The FALCPA has now been in effect for approximately 6 years. A variety of research studies have been performed in recent years to determine the effects (if any) that mandatory labeling of packaged foods has had on the behavior of individuals with food allergies [7,14,15,24,28]. The result of the research is startling. Researchers found that individuals with food allergies were significantly more likely to purchase a product with an allergen warning label in 2006 (after the enactment of the FALCPA) than in 2003 (prior to the enactment of the FALCPA) [7]. The research further showed that there were significant differences in the individuals’ likelihood of avoiding particular products based on the types of labeling that was placed on the packaging. Food manufacturers, especially large ones, have one big thing in common with large tobacco manufacturers: they “want to help the community”. The labeling on packaging for food originally started as a voluntary addition to food labels by manufacturers. Similar to the anti-smoking campaigns, where tobacco companies like Phillip Morris donated millions of dollars to fund inherently flawed campaigns to stop children from smoking, food manufacturers placed labels with allergen warnings ranging from “may contain…” to “may contain traces of…” to “manufactured in a facility that also uses…” to the greatest extreme of “packaged in a facility that also packages products containing…” [7]. As can be understood, the marketing specialists at large food manufacturing companies understand the basics of advertising theory and framing. Ogilvy (1964) said it well when he stated “a good advertisement is one which sells the product without drawing attention to itself. By utilizing different forms of framing, the food manufacturers were able to balance their perceived interest in preventing allergic reactions to their products while also not jeopardizing their bottom lines.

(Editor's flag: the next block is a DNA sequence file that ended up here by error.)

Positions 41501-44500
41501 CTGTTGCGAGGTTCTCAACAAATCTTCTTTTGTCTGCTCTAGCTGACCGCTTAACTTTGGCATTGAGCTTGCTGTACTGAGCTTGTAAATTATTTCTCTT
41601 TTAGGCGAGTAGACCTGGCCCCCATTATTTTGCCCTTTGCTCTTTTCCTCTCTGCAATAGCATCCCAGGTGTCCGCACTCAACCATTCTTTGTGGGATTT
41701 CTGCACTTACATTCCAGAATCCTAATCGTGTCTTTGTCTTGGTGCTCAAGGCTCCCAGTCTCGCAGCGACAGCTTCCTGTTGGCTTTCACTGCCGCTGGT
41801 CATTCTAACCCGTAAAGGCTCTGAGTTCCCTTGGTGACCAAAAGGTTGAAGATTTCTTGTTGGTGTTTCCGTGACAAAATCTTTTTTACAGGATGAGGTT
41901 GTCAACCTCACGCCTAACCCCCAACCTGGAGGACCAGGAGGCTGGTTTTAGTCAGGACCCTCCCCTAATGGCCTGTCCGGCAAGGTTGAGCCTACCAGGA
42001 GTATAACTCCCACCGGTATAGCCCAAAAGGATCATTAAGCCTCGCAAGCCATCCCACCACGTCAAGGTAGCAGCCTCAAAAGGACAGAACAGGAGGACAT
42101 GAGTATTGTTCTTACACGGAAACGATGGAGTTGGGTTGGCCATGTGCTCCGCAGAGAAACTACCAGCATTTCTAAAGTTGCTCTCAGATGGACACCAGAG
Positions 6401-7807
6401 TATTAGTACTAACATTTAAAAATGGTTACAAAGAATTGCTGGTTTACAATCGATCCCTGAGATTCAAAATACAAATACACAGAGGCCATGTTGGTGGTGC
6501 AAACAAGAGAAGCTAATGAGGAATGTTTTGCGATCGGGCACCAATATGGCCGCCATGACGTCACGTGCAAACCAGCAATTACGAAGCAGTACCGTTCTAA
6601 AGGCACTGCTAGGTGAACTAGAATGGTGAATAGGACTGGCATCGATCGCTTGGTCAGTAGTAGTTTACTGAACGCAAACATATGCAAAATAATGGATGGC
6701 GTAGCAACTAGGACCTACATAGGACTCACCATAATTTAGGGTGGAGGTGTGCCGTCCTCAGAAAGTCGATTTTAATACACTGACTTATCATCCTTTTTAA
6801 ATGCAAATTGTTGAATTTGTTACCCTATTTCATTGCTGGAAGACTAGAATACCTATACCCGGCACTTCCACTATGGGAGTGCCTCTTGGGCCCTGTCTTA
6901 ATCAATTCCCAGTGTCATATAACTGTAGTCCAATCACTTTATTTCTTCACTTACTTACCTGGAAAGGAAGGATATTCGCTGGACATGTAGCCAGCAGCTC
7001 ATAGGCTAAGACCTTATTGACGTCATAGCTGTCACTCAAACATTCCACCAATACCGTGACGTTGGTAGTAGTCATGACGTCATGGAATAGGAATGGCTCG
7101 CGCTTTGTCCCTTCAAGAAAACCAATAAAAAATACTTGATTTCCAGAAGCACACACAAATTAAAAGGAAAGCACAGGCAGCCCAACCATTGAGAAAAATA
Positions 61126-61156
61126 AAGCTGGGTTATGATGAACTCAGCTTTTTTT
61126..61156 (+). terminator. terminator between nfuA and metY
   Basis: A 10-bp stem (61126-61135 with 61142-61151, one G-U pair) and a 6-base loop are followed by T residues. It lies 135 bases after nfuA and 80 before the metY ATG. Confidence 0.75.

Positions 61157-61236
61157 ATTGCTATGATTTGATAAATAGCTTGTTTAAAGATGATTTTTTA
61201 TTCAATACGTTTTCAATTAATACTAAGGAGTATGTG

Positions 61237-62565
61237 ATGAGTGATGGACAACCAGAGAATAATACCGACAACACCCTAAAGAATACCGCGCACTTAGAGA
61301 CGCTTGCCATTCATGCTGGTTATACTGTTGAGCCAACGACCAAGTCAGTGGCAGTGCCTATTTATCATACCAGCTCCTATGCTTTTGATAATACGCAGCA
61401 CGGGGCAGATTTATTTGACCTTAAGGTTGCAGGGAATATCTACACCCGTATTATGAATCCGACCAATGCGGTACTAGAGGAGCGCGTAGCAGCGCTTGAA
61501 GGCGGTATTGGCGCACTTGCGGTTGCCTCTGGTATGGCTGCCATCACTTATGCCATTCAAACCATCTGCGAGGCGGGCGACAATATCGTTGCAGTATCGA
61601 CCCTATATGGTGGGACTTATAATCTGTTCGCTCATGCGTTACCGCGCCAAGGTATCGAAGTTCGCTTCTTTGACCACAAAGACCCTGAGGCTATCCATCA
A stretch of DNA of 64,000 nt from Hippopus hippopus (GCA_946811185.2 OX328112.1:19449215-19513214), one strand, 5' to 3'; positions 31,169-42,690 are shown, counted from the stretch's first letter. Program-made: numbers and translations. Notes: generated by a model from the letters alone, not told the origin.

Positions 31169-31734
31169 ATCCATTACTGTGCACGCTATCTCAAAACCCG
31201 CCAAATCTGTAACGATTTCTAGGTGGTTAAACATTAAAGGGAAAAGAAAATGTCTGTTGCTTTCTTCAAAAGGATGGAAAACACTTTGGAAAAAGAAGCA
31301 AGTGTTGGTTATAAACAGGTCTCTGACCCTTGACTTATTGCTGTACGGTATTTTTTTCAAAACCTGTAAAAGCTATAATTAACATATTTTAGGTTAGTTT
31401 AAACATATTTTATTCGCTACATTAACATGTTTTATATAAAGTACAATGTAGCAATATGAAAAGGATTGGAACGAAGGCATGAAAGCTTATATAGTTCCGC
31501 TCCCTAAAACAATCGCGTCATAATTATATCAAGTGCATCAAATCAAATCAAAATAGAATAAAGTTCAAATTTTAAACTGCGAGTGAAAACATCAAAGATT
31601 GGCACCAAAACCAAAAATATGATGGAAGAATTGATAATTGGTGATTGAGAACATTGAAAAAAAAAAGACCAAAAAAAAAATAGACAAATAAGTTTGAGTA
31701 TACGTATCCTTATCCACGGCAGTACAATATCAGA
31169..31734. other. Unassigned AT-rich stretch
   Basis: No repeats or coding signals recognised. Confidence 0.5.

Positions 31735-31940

The US Food and Drug Administration (FDA), who is the enforcing authority for the FALCPA stated that “advisory labels must be truthful and not misleading” [15]. After the adoption of the FALCPA, the food manufacturers took advantage of this requirement even more. Pieretti et al (2009) found multiple violations of the FDA where manufacturers labeling packages with nonspecific verbiage, such as those described above, but then included derivatives of one of the top 8 allergens in the ingredients list. The manufacturers technically are not lying or misleading, because they are still warning the consumer of the risk of exposure to a potential allergen, but they are also downplaying the severity of the risk. When applying this to the Health Belief Model, the downplayed severity makes the individual consumer feel less susceptible to the adverse health effect and causes him/her to decide that maybe the risk is worth taking—resulting in him/her purchasing and subsequently consuming the food (following the Theory of Reasoned Action). Examples of this deceptive practice are when the ingredients list items like gelatin, but do not specify if it is pork, beef, or fish gelatin—as fish is one of the top 8 allergens. Another common practice was listing lecithin in the ingredient line, without listing its source (soy, sunflower seeds, eggs, or rice [15].
Similar to the fact that manufacturers are misleading individuals into believing that their risk of ingestion of a food that they may be allergic to is low, but they also list these items in understanding that individuals do not necessarily know all of the foods and other products that are derived from common allergens. If food manufacturers properly apply advertising and marketing theory through framing products’ perceived risk in particular settings, then they gain the trust of the individuals. A common item that the lack of labeling specific items as allergens has is that it also attempts to account for individuals not knowing if a particular ingredient is a derivative of one of the allergens that must be labeled. This is the major flaw of the MA Allergen Awareness Law. Although retail food establishments must post notice in all of their menus and on their menu boards telling the consumer “before placing your order, please inform your server if a person in your party has a food allergy” and have their staff be trained in allergen awareness, the law does not account for lack of basic knowledge on the part of both ends of the transaction. There is a common misconception that mayonnaise is a dairy product, leading many people to avoid due to milk allergy or lactose intolerance. In actuality, mayonnaise is based on eggs, which is a totally different food allergen (although 72% of individuals with an egg allergy also have a milk allergy [20]).